This dish is quinoa, broccoli, beets, and mango dressing - seasonal from Trader Joe's. 

This dish is quinoa, broccoli, beets, and mango dressing - seasonal from Trader Joe's. 

Dietitian versus Nutritionist - What's the Difference?

REGISTERED DIETITIAN (RD) or REGISTERED DIETITIAN NUTRITIONIST (RDN)

Definition: A dietitian is a health professional who has university qualifications consisting of a 4-year Bachelor Degree in Nutrition and Dietetics or a 3-year Science Degree followed by a Master Degree in Nutrition and Dietetics, including a certain period of practical training in different hospital and community settings (in the U.S. 1200 hours of supervised practice are required in different areas). Some dietitians also further their knowledge and skills by pursuing various Specialist Dietetic qualifications. Dietitian is an expert in prescribing therapeutic nutrition.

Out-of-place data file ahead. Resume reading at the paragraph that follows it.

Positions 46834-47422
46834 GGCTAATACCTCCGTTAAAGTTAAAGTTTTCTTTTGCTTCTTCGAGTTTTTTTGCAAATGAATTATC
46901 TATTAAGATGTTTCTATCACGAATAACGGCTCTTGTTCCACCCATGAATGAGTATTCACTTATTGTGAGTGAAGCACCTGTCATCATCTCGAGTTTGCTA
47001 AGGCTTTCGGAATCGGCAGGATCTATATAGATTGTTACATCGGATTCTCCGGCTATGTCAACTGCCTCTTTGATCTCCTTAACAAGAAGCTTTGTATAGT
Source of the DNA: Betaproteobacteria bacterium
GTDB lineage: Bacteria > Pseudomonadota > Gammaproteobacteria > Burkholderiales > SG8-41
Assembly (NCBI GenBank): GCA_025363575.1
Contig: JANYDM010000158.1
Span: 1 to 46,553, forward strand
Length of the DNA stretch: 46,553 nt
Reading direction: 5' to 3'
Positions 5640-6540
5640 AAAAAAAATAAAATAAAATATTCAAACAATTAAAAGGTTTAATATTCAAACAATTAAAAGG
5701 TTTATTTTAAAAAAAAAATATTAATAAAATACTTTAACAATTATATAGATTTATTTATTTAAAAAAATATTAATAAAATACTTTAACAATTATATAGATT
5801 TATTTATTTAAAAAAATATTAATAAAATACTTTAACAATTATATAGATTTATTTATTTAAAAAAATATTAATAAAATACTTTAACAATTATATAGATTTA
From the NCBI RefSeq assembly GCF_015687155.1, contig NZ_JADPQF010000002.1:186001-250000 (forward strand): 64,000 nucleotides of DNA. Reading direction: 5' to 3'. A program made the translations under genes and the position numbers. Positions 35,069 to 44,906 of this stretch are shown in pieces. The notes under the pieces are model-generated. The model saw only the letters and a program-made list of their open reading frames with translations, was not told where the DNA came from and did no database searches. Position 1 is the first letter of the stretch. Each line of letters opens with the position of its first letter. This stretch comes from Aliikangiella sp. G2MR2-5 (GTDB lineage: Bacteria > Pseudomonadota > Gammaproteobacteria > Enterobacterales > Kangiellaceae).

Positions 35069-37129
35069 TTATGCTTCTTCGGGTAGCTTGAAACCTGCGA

Regulation: All qualified Dietitians should have met national/international standards for professional legislation. The title “Dietitian” is protected by law in many countries such as Canada, USA, South Africa, Australia, and the UK.

Work: Dietitians can translate the science of nutrition into everyday information about food. They also have special skills in translating medical decisions related to food and health to inform the general public. Dietitians can work in both the hospital and community. They may work with people who have special dietary needs, inform the general public about nutrition, evaluate and improve treatments and educate clients, doctors, nurses, health professionals and community groups. They undertake the practical application of nutrition with both individuals and population groups to promote well – being and to prevent nutrition related problems. They are also involved in the diagnoses and dietary treatment of many diseases, such as food allergies, kidney disease, diabetes, cancer, etc.